Mid of April I published an article about the mobile in-app support landscape that, amongst other players, touched on Zendesk. In this article I stated:
“Zendesk is not a mobile native. Their chat widget integrates into web pages and the company does not offer in-app chat. Instead the company offers solutions that hook into existing messaging apps like Facebook Messenger or Whatsapp.”
This statement was based upon research that I did in the first half of the month with Zendesk publishing their Fabric based in-app support kit on April 19 of the same month. So, maybe I should have posted this article a little later, but good on Zendesk for getting on with mobile in app support. They had, as well as many other bigger vendors in the customer service and call center arena still have, a wide open flank here that gets covered by specialist vendors like Helpshift, Intercom, or LivePerson, or suite vendors like Freshworks.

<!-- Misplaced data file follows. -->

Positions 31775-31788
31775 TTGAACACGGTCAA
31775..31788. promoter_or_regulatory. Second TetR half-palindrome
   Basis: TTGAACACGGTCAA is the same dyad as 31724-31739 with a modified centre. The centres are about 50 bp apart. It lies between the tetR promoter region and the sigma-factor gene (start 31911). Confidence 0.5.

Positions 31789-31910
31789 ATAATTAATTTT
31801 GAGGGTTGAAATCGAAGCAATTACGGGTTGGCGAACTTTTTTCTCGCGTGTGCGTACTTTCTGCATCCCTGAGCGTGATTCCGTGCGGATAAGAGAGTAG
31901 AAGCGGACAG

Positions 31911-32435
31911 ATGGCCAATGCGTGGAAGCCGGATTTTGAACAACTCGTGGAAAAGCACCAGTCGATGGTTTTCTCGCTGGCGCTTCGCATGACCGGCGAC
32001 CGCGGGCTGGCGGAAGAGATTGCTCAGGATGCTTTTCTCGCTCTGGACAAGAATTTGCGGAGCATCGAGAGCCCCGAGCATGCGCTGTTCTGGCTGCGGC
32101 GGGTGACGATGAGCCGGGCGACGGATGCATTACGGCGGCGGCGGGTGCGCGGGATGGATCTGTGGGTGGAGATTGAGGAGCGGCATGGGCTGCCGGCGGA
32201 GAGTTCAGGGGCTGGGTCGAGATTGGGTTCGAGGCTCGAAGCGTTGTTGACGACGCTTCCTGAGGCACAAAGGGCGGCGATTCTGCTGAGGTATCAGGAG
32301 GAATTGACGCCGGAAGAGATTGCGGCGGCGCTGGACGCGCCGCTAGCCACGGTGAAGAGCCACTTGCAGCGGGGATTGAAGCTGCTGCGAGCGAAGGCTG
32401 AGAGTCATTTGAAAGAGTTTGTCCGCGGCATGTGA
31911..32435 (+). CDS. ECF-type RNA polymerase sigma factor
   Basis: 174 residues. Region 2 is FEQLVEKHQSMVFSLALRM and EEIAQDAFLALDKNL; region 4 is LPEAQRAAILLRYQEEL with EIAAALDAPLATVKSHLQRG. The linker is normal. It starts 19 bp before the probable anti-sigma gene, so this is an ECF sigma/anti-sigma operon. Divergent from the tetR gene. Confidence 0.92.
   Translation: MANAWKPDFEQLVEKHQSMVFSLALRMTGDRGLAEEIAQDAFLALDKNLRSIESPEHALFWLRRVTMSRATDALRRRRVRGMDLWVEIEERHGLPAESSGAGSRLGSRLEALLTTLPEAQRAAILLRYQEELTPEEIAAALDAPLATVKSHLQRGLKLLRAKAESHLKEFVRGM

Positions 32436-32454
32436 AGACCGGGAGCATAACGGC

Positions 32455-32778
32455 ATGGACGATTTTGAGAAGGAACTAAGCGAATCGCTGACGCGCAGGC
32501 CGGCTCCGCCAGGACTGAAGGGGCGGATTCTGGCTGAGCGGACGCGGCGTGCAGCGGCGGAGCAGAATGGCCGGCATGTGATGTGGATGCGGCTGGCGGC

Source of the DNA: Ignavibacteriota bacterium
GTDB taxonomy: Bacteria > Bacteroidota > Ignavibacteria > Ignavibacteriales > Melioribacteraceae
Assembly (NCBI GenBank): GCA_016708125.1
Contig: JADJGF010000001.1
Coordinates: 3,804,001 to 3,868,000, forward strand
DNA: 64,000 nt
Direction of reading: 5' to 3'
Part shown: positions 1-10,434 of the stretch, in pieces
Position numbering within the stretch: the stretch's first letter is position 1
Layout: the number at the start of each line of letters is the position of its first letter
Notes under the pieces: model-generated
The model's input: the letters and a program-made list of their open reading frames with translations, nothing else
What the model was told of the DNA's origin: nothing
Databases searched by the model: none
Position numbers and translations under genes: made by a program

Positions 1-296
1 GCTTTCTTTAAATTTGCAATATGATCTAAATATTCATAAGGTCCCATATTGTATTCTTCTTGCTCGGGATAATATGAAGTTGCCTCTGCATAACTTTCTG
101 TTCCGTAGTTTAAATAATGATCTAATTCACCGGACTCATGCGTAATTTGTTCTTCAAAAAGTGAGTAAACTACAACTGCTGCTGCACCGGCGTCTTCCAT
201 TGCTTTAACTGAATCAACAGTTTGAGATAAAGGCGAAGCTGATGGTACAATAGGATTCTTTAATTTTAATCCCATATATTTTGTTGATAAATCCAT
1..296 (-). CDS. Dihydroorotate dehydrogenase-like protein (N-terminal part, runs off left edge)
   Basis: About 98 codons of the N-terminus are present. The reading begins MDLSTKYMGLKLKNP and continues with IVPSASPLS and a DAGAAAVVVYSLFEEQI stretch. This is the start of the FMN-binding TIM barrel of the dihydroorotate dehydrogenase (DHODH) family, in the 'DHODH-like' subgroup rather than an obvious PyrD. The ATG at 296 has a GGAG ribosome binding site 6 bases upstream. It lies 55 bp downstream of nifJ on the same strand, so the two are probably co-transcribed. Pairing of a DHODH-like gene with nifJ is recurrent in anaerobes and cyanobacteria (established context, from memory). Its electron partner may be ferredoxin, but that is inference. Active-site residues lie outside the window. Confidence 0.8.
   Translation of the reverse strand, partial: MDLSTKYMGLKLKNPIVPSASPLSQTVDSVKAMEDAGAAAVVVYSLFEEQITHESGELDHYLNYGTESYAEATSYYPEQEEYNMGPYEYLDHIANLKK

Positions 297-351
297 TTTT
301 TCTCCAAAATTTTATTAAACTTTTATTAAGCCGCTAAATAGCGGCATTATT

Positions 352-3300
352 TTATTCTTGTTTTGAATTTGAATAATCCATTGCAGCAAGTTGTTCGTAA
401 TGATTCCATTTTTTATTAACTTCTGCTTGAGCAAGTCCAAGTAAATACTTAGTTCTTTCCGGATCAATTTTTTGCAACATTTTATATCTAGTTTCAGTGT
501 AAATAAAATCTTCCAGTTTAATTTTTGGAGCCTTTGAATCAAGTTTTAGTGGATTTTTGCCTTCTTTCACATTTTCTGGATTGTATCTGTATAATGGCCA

Zendesk, a Mobile Native or Not?
I say that, although I maybe did them wrong by stating that they don’t do in-app FAQs – although I do not believe so, as the help center content seems to be delivered from the server and needs an online connection.
Still I maintain that they are not a native player. I will explain my reasoning a little later, after summarizing what I got out of talks with Douglas Hanna and, more recently, Greg Dreyfus from Zendesk.
As per now Zendesk offers two different SDKs for mobile. The support SDK and the Chat SDK (both links go to the iOS version, there are Android versions, too).
The support SDK enables mainly three things: